Foodland's disqualification comported with the applicable regulatory and contractual
provisions and was properly upheld by the circuit court.
While acknowledging the relevant law and contractual provisions, the
majority nonetheless elects to frame the issue in exceedingly broad, equitable terms:
whether it is fair to sanction the vendor when he or she did nothing wrong. Only by
loosely stating the issue, without regard to the controlling law or any deference to DHHR,
is the majority able to conclude that it is not just and proper to take away Clay
Foodland's right to participate in the WIC program for two years. I disapprove of the
majority's approach. As stated in Russell's Old Trading Post, Inc. v. United States ex rel.
United States Department of Agriculture, 783 F. Supp. 395 (N.D. Ind. 1992), where the
federal district court denied a retail grocery store's motion for a preliminary injunction
preventing its withdrawal from the Food Stamp Program:
[I]t is not for this court to pass judgment on the wisdom of the actions taken against this grocery store and its owners. . . .
Under our system of administrative law and judicial review of administrative decisions, the initial policy decision to act must be left with the state and federal bureaucracies. As the statutes and regulations in question are constitutional, it is only in a very narrow and precise way that those who disagree with the administrative agency's decision can be successful in challenging such decisions in either state or federal courts. For this court to change or modify the actions taken against Russell's would constitute the kind of judicial activism that this court and others of like mind have long abhorred.
Id. at 397. Like the court in Russell's, the majority should have declined to interfere with DHHR's administration of the WIC Program since DHHR's decision to disqualify Clay Foodland was well within the parameters of the federal regulations and consistent with DHHR's sanction policy and the vendor contract terms.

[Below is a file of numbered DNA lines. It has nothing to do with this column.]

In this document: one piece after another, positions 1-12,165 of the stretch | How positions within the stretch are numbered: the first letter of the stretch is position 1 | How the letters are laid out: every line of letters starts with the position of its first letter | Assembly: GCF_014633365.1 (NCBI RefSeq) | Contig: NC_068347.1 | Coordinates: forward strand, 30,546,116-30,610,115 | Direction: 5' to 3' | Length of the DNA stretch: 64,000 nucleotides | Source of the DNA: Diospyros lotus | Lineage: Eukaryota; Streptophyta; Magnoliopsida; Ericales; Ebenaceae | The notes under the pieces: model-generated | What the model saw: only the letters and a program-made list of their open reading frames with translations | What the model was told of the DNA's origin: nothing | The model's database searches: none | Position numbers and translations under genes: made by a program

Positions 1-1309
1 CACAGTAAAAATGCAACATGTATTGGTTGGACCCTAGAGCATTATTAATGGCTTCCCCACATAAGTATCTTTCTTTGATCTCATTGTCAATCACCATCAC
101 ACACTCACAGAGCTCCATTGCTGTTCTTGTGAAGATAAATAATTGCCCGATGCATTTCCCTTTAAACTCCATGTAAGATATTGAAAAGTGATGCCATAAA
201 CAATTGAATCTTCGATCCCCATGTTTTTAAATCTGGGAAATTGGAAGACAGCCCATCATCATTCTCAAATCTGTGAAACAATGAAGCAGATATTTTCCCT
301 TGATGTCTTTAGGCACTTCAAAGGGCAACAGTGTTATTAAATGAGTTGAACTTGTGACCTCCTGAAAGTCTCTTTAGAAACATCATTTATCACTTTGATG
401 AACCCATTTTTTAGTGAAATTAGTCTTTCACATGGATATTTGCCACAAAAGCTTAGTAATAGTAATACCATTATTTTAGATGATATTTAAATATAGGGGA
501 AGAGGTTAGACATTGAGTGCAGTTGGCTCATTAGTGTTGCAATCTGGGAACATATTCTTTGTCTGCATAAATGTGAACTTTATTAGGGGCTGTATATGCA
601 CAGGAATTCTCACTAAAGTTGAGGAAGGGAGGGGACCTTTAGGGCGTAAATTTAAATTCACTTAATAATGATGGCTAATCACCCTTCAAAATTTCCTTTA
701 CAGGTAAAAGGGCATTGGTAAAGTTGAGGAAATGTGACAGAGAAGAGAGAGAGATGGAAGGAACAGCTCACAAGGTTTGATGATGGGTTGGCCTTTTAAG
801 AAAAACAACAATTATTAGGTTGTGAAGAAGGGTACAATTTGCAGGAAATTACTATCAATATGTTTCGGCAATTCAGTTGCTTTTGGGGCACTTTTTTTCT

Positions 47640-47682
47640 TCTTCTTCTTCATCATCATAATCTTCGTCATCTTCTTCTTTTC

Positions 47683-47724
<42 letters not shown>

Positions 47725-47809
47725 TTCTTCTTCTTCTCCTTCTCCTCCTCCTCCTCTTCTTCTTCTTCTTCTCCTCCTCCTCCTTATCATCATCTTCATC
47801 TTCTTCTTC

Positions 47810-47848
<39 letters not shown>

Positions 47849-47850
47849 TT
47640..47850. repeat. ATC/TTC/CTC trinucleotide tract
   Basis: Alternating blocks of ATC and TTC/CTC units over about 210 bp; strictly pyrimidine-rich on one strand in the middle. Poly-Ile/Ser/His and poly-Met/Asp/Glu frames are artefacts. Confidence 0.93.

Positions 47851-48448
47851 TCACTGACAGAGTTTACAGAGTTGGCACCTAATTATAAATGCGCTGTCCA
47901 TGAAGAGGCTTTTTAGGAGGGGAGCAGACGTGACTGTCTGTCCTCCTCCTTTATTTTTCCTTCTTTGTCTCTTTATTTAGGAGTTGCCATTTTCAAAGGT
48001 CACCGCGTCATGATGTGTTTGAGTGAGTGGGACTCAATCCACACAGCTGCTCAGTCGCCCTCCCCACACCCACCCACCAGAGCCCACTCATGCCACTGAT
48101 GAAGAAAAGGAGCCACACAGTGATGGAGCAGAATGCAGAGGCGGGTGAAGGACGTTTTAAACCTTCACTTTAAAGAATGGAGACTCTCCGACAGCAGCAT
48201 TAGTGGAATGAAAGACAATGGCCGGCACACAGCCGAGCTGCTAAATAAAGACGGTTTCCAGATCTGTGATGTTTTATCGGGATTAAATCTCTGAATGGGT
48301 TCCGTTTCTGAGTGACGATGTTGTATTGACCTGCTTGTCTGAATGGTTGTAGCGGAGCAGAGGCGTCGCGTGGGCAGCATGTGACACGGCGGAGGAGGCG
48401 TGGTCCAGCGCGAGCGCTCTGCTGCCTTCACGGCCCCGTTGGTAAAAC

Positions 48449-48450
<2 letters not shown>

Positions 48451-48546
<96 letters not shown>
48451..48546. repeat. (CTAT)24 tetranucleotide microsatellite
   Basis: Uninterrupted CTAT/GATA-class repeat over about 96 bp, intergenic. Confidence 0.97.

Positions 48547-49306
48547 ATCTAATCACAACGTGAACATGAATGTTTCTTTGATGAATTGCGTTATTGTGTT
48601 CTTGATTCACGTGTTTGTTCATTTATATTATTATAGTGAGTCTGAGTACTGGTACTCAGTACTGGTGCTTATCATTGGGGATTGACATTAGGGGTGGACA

My dissatisfaction with the majority opinion is heightened by my
realization that in holding that a WIC vendor may not be sanctioned for an overcharge
violation resulting from employee theft, the majority has articulated a rule with negative
implications for the underprivileged beneficiaries of the West Virginia WIC Program.
Every dollar which a vendor improperly claims in WIC reimbursement is a dollar less
available for the . . . WIC Program to pay for actual food products for the women, infants,
and children who need them. Barakat v. Wisconsin Dep't of Health and Soc. Servs., 530
N.W.2d 392, 398 (Wis. Ct. App. 1995). In its quest for fairness, the majority has
focused exclusively on a perceived injustice to Clay Foodland, losing sight of what
should have been its main concern--the effect of Clay Foodland's violations on the WIC
Program and its participants. Contrary to the tenor of the majority opinion, Clay
Foodland was not totally innocent. If its employee had been properly supervised, this
incident would not have occurred. Even if this were a court of equity sitting in review,
we could not properly reach the result found by the majority because Clay Foodland
would have to be held to have violated that ancient principle which forbids relief to one
who comes into court with unclean hands.
Accordingly, I respectfully dissent.